Interviews were tape-recorded, fully transcribed and de-identified, then entered into NVivo version 2.0 qualitative software (QSR International, Melbourne, Vic) for analysis. Grounded theory methodology acknowledges that the researcher influences data collection and analysis.13 T S was responsible for data collection and coding. He met with both GP and non-GP members of the research team on several occasions to simultaneously code sections of interviews. These meetings broadened the perspective of the analysis by increasing sensitivity to concepts in the data. They were also used to refine the coding framework.14 Analysis was by constant comparison using a coding matrix.13

Ethics approval

Participants gave written informed consent, consistent with the ethics approval granted by the University of New South Wales and Sydney South West Area Health Service human research ethics committees.


There were 38 participants in the study (19 GPs, eight AHPs, two endocrinologists, and nine patients with type 2 diabetes).

Thirteen GPs were male; all the GPs were at least 36 years old. Fourteen worked in urban areas, seven in solo practice and seven in practices of 2–4 GPs. Three had been in practice for less than 10 years and nine for more than 20 years.

The AHPs (one man, seven women) included four diabetes educators, three dietitians and a podiatrist. Three were younger than 35 years. Three AHPs worked in private practice collocated with GPs, and the remainder worked in public practice. Only one had been in practice for more than 10 years.

The endocrinologists, both men older than 35 years, worked in private and public practice. One had been in practice 5–10 years, the other more than 20 years.

The patients (six men, three women) ranged in age from 47 to 77 years. They differed by stage of diabetes: four taking insulin, one about to commence insulin, three taking oral hypoglycaemics, and one newly diagnosed.

Care planning purposes
GP perspectives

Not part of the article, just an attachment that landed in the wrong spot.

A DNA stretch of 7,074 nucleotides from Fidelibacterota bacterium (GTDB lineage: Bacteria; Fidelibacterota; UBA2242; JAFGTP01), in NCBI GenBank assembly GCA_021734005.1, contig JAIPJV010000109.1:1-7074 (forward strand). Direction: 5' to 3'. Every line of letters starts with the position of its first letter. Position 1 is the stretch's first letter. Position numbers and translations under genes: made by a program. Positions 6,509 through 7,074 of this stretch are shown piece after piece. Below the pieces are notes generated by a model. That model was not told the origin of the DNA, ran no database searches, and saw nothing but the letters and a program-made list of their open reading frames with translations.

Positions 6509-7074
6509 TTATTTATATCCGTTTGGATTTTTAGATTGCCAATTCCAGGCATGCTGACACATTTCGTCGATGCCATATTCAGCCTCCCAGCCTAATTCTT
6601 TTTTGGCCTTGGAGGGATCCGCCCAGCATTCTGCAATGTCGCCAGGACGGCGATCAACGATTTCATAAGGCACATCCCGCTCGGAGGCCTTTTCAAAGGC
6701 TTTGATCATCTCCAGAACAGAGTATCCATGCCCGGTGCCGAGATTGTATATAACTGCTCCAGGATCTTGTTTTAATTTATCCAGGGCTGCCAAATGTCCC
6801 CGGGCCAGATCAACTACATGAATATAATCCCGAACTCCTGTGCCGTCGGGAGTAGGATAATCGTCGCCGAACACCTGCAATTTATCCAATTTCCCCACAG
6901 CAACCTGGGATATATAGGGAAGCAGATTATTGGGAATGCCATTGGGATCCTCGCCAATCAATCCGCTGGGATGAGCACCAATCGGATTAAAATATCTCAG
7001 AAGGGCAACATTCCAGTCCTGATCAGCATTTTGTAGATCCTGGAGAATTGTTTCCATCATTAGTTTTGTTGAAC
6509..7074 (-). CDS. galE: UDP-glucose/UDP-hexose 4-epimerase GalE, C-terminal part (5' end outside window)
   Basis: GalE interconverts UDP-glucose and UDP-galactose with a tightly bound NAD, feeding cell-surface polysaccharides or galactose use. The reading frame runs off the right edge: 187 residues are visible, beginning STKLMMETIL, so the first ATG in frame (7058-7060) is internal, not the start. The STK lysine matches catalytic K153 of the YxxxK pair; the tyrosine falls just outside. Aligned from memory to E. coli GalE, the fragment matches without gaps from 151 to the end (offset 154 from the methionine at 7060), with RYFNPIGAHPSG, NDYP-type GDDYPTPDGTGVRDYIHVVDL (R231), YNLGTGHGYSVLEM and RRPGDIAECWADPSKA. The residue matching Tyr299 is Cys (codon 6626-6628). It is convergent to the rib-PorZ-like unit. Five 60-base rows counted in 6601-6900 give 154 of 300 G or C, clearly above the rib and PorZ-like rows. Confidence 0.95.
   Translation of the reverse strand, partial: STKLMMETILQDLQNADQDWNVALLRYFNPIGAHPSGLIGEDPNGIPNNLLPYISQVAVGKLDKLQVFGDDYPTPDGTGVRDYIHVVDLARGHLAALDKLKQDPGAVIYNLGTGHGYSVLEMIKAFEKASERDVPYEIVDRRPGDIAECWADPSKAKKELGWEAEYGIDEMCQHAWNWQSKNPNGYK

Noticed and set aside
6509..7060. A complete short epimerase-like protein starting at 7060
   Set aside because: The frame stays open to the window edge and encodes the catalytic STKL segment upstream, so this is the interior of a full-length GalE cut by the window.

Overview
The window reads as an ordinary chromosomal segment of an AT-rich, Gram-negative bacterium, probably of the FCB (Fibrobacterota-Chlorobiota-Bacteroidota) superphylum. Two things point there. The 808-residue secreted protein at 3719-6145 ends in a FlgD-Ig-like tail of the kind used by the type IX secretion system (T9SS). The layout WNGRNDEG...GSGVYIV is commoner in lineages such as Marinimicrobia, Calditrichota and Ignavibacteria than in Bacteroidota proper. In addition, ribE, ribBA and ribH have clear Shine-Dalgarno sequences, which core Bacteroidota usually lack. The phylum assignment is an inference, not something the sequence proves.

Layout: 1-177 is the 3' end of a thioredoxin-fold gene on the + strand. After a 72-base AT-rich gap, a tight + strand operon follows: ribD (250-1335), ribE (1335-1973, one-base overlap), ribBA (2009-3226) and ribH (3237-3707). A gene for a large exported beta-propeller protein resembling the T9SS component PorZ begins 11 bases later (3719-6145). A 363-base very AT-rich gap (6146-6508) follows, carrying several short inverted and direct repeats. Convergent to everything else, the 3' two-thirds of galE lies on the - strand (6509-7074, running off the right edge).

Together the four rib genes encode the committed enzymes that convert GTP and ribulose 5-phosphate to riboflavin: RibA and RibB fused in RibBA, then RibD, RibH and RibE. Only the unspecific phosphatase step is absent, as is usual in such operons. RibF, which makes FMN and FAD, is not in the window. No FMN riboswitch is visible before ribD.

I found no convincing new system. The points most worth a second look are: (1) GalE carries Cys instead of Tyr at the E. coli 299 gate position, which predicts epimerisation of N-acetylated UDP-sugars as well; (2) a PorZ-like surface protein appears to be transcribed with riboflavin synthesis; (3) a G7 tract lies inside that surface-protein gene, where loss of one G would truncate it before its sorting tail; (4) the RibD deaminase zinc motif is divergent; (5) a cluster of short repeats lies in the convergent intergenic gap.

All GPs said they used care plans as clinical tools. The main purposes of care planning were to organise and facilitate clinical care delivery and to engage patients in their care.

Making a dedicated appointment to develop a care plan gave GPs time to review the patient’s clinical care needs and to develop a structured plan. Most GPs preferred using disease-specific templates that incorporated evidence-based guidelines as prompts.

GP02: It certainly helps me in generating in one sitting my thought processes about the sort of care processes she [the patient] needs.

Several GPs used care plans primarily to help patients access private AHPs, either to save GPs time or for their supplementary expertise. For some, this represented a change in practice, in that the potential for improved patient access to AHPs actually prompted the GPs to initiate care plans and new AHP referrals.

GP01: I think the allied health initiative has been a big driver to really look hard at care planning. Because in the past we just baulked at sending many of our poor old patients to those almost non-existent public services.

GPs rarely used the written plans to communicate specific information about patients to other providers, preferring referral letters or phone calls.

GPs also saw care plans as assisting them to engage patients in their care. They used discussion of evidence-based targets to educate patients about their current health status and to motivate them to change behaviour. GPs used the written plan to remind patients about the treatment and monitoring that was needed, so it was typically written in simple English and included standardised targets and clinical care tasks rather than personalised self-management information.

Other health care provider perspectives

Other health care providers said they thought care planning was more beneficial for GPs than themselves, although AHPs said that care planning had increased GPs’ use of their services and improved patients’ access to private providers. Endocrinologists felt they helped GPs to organise structured care.